Consider the trivial but revealing hallmarks of urban hipsterdom: faux vintage photography, the handlebar mustache, and vinyl record players all hark back to an earlier time when people were still optimistic about the future. If everything worth doing has already been done, you may as well feign an allergy to achievement and become a barista.
New Yorkers love the bigness -- the skyscrapers, the freedom, the lights. But they also love it when they can carve out some smallness for themselves. When the guy at the corner store knows which newspaper you want. When the barista has your order ready before you open your mouth. When you start to recognize the people in your orbit, and you know that, say, if you're waiting for the subway at eight fifteen on the dot, odds are the redhead with the red umbrella is going to be there too.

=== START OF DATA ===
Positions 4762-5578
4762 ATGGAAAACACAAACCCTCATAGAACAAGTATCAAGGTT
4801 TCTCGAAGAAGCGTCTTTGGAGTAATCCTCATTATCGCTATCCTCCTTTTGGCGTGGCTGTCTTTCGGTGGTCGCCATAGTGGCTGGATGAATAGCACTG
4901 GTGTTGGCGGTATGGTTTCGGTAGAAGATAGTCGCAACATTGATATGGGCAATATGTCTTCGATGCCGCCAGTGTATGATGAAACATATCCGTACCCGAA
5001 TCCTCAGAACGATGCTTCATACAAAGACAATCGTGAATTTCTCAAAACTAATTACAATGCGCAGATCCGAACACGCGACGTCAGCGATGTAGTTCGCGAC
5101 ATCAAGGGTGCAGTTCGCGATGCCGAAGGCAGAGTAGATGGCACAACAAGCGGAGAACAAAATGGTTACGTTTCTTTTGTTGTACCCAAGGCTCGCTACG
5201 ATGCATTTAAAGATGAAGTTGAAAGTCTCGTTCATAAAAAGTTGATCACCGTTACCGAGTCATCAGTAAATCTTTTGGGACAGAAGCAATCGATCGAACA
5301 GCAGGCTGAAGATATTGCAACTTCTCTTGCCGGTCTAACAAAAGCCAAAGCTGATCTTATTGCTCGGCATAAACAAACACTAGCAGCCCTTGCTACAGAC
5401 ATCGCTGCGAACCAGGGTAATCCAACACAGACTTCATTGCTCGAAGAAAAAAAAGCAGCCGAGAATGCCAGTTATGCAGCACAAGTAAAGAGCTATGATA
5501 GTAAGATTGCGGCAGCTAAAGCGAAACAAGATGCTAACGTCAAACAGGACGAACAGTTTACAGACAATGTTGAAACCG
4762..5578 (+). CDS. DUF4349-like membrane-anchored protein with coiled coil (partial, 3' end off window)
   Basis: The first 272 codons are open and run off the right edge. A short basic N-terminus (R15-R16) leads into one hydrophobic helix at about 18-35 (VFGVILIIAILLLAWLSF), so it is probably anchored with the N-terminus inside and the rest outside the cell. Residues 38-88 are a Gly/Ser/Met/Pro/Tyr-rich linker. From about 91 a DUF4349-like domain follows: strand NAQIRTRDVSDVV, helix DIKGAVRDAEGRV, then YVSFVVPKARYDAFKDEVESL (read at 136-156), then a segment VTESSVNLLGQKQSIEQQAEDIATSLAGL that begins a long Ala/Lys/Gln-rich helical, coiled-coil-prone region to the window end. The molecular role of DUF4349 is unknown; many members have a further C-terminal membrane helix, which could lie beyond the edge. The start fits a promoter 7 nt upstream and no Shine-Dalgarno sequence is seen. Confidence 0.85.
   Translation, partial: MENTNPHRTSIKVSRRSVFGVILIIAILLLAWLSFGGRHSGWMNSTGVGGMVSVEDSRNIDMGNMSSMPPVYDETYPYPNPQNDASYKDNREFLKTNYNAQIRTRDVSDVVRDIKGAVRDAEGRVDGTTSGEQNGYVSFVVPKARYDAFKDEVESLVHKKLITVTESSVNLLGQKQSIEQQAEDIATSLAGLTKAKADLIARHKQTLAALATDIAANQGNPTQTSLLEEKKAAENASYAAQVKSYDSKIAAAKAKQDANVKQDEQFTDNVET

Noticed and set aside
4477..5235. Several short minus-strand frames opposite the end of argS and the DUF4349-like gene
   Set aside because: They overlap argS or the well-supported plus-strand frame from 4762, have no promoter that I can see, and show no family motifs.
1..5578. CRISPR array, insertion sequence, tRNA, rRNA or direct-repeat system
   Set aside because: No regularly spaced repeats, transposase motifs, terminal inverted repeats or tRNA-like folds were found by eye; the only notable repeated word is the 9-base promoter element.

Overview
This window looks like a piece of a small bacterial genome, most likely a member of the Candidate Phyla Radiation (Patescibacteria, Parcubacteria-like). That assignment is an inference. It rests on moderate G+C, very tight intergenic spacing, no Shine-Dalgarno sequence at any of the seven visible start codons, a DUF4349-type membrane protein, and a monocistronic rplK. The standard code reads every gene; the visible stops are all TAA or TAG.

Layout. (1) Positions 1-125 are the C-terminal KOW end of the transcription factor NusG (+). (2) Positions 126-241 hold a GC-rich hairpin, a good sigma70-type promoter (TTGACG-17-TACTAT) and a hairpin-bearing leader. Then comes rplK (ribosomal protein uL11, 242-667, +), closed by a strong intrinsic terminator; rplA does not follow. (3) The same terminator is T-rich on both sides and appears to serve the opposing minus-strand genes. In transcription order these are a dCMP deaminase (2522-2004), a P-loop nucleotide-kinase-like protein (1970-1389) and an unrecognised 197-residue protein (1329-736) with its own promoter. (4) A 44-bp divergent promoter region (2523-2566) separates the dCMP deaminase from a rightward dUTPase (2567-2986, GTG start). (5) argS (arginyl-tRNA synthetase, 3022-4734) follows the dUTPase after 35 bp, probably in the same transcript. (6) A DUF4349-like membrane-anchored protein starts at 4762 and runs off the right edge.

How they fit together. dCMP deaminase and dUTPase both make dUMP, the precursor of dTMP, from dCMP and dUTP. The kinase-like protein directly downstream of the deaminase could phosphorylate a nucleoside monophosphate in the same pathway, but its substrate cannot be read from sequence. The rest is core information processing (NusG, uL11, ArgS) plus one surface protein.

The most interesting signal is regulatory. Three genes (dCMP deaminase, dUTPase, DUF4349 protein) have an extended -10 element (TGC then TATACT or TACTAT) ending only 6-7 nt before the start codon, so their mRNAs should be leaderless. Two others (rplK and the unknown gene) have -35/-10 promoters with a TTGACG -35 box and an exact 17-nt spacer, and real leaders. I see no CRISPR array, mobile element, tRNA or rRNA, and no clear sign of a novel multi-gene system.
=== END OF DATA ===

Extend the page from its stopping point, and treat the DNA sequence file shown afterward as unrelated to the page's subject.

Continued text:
My first decade of living in a metropolis was like, I was a people watcher. It meant the world to me to talk to strangers. I got excited about the fifth time I'd see the same person in the same bodega. I loved getting to know a certain clerk or barista. It took on a whole big meaning for me because of that atomization that suburban people do start to feel.